Keras.js uses a custom protocol buffer format binary file that is a serialization of the HDF5-format Keras model and weights file. The
python/encoder.py script performs this necessary conversion.
The HDF5-format Keras model file must include both the model architecture and the weights. This is the default behavior for Keras model saving:
Note that when using the ModelCheckpoint callback,
save_weights_only must not be set to
True (default is
Works for both Keras
model = Sequential() model.add(...) ...
... model = Model(inputs=..., outputs=...)
- protobuf 3.4+
Running the script
usage: encoder.py [-h] [-n NAME] [-q] hdf5_model_filepath positional arguments: hdf5_model_filepath optional arguments: -h, --help show this help message and exit -n NAME, --name NAME model name (defaults to filename without extension if not provided) -q, --quantize quantize weights to 8-bit unsigned int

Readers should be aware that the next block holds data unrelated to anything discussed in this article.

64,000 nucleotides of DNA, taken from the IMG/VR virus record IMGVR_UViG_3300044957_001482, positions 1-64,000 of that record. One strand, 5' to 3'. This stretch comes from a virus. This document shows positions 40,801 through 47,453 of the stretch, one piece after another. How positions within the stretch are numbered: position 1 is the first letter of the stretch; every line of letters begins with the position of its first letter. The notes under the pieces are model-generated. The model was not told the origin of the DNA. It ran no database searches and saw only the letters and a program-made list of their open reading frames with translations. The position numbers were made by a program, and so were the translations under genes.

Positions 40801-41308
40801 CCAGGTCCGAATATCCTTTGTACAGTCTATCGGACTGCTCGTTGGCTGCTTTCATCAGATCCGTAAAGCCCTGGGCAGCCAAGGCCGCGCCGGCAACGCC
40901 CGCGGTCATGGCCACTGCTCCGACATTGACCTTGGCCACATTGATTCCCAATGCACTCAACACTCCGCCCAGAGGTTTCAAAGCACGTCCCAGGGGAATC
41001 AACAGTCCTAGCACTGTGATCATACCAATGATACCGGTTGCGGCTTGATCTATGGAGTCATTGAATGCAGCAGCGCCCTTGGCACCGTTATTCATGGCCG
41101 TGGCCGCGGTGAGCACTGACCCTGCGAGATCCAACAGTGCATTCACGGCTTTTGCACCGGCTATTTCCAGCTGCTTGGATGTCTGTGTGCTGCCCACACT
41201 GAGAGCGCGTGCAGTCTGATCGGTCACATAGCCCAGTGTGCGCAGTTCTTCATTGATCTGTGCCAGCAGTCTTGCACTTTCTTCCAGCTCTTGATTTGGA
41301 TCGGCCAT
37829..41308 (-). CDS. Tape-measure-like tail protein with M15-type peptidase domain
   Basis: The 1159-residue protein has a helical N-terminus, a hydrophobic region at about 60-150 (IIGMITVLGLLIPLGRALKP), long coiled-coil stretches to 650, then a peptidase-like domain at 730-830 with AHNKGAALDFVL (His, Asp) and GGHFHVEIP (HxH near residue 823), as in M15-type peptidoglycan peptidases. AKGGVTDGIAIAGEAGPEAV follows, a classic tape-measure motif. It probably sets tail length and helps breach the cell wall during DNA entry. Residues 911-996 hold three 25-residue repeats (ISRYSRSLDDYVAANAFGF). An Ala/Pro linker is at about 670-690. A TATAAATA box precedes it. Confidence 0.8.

./encoder.py -q /path/to/model.h5
The quantize flag enables weights-wise 8-bit uint quantization from 32-bit float, using a simple linear min/max scale calculated for every layer weights matrix. This will result in a roughly 4x reduction in the model file size. For example, the model file for Inception-V3 is reduced from 92 MB to 23 MB. Client-side, Keras.js then restores uint8-quantized weights back to float32 during model initialization.
The tradeoff, of course, is slightly reduced performance, which may or may not be perceptible depending on the model type and end application. For a study on the performance effects of quantization, this is an excellent resource.